The thing with Fibro is that it's a brain disorder, what to normal people would be a touch or a minor ache or pain to a Fibro sufferer feels excruciating, the brain blows the signals out of proportion (that's how my doc explained it recently)
Pain is tiring... the more pain in a day, the more it takes out of us
as for temperature I was convinced I was hitting menopause at thirty because of the flushes. As it happens it was due to my thyroid, it plays havoc with your internal thermostat. Now I've hit 45 I am in the pre menopause and my thermostat is completely buggered. I was told the Fibro makes it worse too, gee thanks. Even if I'm freezing cold I can't wear socks in bed coz it feels like they are on fire.
Geez. .this is turning into a novel so I will shut up and let someone else get a word in.
I Hope my ramblings have been of some use.
 

1sweed

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The burning pain can be caused by neuropathy. It can cause the buring feeling in feet but usually you get stabbing pricky feelings as well. Pain can be caused by many things and if you had a rheumatologist who thinks you have fibro, then your well on your way to a diagnosis. None of us were happy completely with the diagnosis, other than being happy we had one. Some doctors don't even believe the illness exists. And many who do don't have a great bedside manner.

You mentioned your seeing another rheumatologist, so were you not happy with the doctor or the diagnosis?

Fibro has so many different symptoms and problems, that it is hard to pinpoint what one person has, in relation to what another one has, so we can only help manage symptoms here by offering what we know from personal experience. Feel free to post questions around the forum and we will all try to help you cope. :)
 

cynthiad

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twiztc, interesting that you are hypothryoid but feet are not cold. My feet and hands are constantly cold in the evening during winter. Sometimes I sleep with gloves on and always socks. :) Depends on time of day as to whether hands and feet are freezing or not. In the winter, I never go without socks.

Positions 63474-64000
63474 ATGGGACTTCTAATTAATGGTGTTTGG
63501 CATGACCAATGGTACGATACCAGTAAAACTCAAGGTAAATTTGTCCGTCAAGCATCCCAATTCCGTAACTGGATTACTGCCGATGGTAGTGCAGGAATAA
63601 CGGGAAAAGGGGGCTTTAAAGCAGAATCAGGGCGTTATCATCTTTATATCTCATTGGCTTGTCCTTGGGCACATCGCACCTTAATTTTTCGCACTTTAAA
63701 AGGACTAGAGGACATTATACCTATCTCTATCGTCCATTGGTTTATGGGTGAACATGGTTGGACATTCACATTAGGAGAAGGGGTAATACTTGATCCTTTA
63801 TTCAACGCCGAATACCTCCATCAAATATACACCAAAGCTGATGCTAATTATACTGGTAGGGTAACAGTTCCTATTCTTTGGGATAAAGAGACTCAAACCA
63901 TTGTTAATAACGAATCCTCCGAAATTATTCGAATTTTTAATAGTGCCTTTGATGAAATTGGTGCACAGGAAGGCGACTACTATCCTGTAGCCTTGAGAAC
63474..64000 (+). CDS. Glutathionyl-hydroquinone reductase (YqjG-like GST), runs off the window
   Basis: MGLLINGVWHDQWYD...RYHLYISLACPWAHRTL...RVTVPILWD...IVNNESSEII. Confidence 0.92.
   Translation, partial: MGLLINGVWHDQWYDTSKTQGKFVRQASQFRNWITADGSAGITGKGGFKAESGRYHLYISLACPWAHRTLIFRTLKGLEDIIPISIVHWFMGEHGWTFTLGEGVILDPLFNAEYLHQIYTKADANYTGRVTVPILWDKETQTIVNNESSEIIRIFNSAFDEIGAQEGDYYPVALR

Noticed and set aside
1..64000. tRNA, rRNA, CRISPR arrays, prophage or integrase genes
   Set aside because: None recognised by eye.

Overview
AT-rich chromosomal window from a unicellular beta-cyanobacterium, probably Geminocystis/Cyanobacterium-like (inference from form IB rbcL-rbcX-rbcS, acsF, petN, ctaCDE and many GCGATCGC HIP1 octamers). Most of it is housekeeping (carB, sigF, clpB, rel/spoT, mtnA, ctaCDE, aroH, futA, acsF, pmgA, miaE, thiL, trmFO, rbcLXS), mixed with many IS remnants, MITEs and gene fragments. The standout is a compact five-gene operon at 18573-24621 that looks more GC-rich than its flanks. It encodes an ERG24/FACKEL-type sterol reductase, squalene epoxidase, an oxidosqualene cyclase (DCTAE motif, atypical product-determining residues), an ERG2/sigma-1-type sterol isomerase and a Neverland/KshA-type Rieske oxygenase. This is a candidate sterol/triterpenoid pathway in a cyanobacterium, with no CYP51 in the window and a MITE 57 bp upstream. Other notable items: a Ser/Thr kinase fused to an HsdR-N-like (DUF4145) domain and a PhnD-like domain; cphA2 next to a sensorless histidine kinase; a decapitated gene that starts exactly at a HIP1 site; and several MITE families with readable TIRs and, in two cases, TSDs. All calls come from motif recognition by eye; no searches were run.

Yes, I believe pain is tiring and even if it's only a pain you are aware of when someone presses into the tissues, I believe it's still there wearing on your energy and stamina.

You mentioned hypermobility, which I also have. If my reading recall is correct, there is a difference between hypermobility and Ehlers Danlos Syndrome. Have you done any research on that? I know I have a lot of the symptoms of Ehlers Danlos and low thyroid.
 

cynthiad

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The burning pain can be caused by neuropathy. It can cause the burning feeling in feet but usually you get stabbing pricky feelings as well.

I'm familiar with the stabbing pain of neuropathy in my feet. I get that as well from time to time - usually at night. This is different. It's a soreness causing me to walk on the balls of my feet. Usually it is only one foot and lasts from 1-3 weeks. Except last year, one foot was almost healed when the other one kicked in and then the first one got worse again. Definitely was not a stabbing - just hurt to put any pressure on my heels, was red, hot to the touch and huge sheets of peeling skin.